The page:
To conclude, I love castelvetrano olives, and I was surprised to find them at a market near my home. I made them into a chunky sort of tapenade that had a lovely mix of flavors and textures. It was delicious on small toasted pieces of baguette. We ate every little bit, and I was tempted to lick the bowl! Who knows what we’ll have for dinner tonight? [The conclusion should restate what’s already been said, in a slightly different way, but try to leave the reader wanting more with a takeaway ending.]

Here’s Chunky but Funky by Heavy D, to listen to while you chop olives for your chunky tapenade.
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Artichoke, walnut and feta croquettes

Artichoke croquettes

We don’t have cable in our house (conscious choice, cable companies! Don’t come calling.) But sometimes at work I can persuade my fellow restaurant patrons to watch the cooking channel. My favorite is Chopped. I can imagine a version at my house. Instead of gleaming counters and well-coiffed judges, you’d have tables full of school work and drawings and old bills, walls coated with little hand prints and globs of paint, and an elderly dog clattering through, bumping into everyone. And the challenge would be to look in my fridge, pick 2 leftovers packed away in plastic boxes, and make something special out of it. I’d win this round!! I had some leftover mashed potatoes, a half-used can of artichoke hearts, and a bit of extra sandwich bread on hand. What did I make? Lovely croquettes – crispy, flavorful and delicious. Croquettes can be a little stodgy, what with the bread and potatoes, so I wanted them to have bright flavor – something that would go well with feta and artichoke hearts. Hence the fennel and lemon. They turned out really nice! We ate them with a smooth roasted red pepper sauce (open jar of roasted peppers!), which the kids later happily ate on pasta for lunch.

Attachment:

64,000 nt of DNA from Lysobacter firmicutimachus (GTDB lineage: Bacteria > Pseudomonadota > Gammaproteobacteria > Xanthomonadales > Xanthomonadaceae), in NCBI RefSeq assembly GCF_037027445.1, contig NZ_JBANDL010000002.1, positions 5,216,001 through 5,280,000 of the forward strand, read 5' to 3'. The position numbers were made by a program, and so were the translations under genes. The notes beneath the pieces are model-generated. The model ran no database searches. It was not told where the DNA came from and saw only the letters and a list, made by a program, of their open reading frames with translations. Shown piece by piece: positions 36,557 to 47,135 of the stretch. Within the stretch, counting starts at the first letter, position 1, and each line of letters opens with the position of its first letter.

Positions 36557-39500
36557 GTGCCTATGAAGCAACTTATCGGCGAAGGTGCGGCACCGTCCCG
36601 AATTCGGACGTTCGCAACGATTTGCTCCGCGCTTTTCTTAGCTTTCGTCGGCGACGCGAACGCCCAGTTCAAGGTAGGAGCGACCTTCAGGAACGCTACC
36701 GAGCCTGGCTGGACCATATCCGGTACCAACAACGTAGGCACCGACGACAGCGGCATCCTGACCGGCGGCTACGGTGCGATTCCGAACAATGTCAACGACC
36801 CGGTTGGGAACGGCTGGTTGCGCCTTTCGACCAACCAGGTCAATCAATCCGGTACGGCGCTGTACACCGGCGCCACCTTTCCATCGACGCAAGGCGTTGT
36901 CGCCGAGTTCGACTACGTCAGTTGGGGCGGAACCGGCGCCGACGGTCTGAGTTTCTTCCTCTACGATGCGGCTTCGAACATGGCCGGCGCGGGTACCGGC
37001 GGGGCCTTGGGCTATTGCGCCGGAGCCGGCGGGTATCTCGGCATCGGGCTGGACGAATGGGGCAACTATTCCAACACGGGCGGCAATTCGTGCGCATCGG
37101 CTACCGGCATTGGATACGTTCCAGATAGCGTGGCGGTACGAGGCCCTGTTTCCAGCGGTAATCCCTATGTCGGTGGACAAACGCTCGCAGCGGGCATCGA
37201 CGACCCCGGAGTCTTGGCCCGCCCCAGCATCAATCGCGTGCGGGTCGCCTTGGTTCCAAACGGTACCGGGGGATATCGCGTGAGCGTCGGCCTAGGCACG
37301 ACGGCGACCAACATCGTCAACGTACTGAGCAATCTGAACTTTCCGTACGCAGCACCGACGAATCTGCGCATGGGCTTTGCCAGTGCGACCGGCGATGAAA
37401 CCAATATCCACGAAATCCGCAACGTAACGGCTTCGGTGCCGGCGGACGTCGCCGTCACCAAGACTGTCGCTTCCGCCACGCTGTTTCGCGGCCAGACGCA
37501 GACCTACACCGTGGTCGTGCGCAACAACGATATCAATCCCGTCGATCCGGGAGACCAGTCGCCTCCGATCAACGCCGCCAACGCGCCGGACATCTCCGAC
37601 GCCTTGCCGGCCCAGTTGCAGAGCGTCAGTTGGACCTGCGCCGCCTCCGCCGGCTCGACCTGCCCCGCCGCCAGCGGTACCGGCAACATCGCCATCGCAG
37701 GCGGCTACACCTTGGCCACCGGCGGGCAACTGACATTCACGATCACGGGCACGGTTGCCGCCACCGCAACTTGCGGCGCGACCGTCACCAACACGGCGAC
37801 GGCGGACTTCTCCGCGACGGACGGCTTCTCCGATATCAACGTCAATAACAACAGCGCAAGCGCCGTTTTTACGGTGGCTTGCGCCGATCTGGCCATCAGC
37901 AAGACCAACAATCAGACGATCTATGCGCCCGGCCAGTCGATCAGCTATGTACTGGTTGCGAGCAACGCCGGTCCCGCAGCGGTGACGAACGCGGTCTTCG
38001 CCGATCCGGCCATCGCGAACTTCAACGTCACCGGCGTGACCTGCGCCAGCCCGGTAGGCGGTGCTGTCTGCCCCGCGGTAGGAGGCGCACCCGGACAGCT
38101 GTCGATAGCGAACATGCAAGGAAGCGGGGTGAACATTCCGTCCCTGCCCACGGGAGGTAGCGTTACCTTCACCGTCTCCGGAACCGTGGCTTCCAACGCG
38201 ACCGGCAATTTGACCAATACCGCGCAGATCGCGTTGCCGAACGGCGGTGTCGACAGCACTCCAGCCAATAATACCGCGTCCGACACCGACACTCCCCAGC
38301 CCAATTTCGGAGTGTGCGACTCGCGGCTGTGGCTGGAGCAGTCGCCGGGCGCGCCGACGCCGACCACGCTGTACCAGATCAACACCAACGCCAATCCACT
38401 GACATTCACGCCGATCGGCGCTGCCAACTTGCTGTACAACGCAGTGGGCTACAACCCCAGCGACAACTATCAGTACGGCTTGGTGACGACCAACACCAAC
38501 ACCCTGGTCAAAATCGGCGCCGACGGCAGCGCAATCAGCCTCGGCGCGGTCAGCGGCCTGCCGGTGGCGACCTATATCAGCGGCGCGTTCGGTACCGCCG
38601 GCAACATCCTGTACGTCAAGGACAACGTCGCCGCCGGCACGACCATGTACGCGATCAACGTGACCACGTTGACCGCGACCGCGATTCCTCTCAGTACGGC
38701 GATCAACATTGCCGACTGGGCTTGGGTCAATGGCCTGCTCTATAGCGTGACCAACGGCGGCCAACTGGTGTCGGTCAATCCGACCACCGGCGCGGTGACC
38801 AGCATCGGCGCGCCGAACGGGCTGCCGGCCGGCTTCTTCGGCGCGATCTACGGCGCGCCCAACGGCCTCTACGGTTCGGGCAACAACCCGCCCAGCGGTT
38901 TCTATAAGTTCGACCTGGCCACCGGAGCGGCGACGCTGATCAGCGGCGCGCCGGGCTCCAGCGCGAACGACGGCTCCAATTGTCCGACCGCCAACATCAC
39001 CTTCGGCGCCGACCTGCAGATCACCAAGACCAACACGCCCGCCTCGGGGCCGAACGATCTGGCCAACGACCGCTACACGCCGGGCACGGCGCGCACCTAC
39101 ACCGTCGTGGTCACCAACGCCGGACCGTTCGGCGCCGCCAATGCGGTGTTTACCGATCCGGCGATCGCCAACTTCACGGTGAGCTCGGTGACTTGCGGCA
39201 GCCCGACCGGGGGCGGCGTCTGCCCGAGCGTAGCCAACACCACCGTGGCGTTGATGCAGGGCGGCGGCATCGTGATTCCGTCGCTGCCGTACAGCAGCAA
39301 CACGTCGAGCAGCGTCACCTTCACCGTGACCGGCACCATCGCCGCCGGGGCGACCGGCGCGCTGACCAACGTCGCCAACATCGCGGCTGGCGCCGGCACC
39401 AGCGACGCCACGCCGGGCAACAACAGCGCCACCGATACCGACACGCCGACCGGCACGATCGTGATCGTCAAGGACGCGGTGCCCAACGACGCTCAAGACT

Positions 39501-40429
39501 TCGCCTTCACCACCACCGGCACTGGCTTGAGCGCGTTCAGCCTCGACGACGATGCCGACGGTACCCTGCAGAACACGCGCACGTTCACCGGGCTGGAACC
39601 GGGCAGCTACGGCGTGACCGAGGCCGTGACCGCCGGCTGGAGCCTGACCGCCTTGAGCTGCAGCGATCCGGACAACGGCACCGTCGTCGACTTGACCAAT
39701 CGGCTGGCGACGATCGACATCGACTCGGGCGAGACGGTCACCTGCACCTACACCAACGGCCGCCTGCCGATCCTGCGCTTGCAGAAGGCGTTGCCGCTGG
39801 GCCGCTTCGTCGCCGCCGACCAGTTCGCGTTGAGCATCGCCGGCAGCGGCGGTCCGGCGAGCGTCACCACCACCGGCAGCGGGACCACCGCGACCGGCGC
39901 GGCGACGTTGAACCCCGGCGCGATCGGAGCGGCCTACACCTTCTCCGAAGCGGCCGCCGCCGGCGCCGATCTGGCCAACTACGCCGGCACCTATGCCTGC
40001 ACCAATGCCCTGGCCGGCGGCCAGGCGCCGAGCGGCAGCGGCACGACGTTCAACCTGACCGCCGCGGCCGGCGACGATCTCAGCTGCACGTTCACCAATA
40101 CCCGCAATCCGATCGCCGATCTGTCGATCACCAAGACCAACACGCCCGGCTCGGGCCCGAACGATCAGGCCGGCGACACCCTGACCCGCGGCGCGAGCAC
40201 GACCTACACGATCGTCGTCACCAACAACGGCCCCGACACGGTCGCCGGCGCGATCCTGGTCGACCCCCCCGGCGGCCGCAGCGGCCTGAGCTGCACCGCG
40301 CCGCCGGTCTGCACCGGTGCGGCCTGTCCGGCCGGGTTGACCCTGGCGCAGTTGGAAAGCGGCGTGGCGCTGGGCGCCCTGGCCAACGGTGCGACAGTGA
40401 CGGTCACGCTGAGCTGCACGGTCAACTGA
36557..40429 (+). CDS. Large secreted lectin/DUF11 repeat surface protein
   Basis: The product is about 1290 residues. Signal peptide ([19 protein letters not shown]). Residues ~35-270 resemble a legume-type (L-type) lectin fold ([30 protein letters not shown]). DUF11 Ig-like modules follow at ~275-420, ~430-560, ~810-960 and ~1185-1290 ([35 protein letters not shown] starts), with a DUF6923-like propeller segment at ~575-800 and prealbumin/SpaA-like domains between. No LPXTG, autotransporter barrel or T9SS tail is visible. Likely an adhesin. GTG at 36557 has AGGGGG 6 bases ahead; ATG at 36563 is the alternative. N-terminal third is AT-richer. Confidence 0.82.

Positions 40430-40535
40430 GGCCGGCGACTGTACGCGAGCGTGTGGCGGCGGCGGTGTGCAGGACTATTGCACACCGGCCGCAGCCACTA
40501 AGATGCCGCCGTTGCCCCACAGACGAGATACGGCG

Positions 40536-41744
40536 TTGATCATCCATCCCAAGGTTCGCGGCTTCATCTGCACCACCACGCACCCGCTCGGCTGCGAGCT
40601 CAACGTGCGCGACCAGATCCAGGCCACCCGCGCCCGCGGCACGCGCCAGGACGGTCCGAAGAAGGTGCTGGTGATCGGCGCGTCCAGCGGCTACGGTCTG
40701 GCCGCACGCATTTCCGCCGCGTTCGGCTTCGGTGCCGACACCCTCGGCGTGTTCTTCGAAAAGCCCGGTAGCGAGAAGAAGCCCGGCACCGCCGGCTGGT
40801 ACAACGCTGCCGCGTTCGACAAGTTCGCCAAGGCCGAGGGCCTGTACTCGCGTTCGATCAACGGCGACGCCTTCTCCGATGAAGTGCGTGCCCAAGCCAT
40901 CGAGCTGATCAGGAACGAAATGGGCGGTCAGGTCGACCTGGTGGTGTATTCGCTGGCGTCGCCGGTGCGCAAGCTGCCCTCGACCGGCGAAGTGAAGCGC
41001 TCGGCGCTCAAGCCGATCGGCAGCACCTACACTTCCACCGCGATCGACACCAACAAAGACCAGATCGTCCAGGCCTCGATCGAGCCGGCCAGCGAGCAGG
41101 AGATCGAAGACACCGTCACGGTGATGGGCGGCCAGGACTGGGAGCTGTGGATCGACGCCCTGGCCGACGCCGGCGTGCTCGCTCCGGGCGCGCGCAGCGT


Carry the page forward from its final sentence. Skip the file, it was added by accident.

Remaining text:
Here’s Vaios Malliaras with Aginara (artichoke) Greek folk clarinet music from 1933. Odd and really lovely!
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Warm greek salad for a cold day

I love salad, it’s my favorite thing, and I want to eat it every night! But it can be so disappointing this time of year. Hard, flavorless tomatoes, pale icy lettuces. Bleh. So we’ve reinvented the salad to be a warm mix of lightly cooked vegetables mixed with olive oil, balsamic and herbs, and topped with crumbly, melty cheese. I decided to make a version of a Greek salad, because I had olives and feta, but you could do this with any mix of vegetables, herbs, and the cheese of your choice. It would be good with chard, fennel and goat cheese, or pears, walnuts and bleu. You could mix up the vinegars as well, if you’re feeling fancy. Or try nut oils. (I don’t have any, but I wish I did!) The trick is to cook the vegetables just as much as they need to be cooked…so they still have a bit of life and color and crunch. The cooking brings out the flavor of the winter tomatoes and the herbs. I used Kale, because it has such a nice texture and flavor once it’s cooked. Do the Kale a favor and cook it earlier in the day when nobody is around, then drain it and put it in the fridge till you’re ready to assemble everything. It tastes so much better than it smells when it’s cooking! And I added raw spinach right at the end, which wilts slightly as it meets the other warm vegetables, adding some brightness and crunch.

Here’s Blind Willie McTell with Warm it up to Me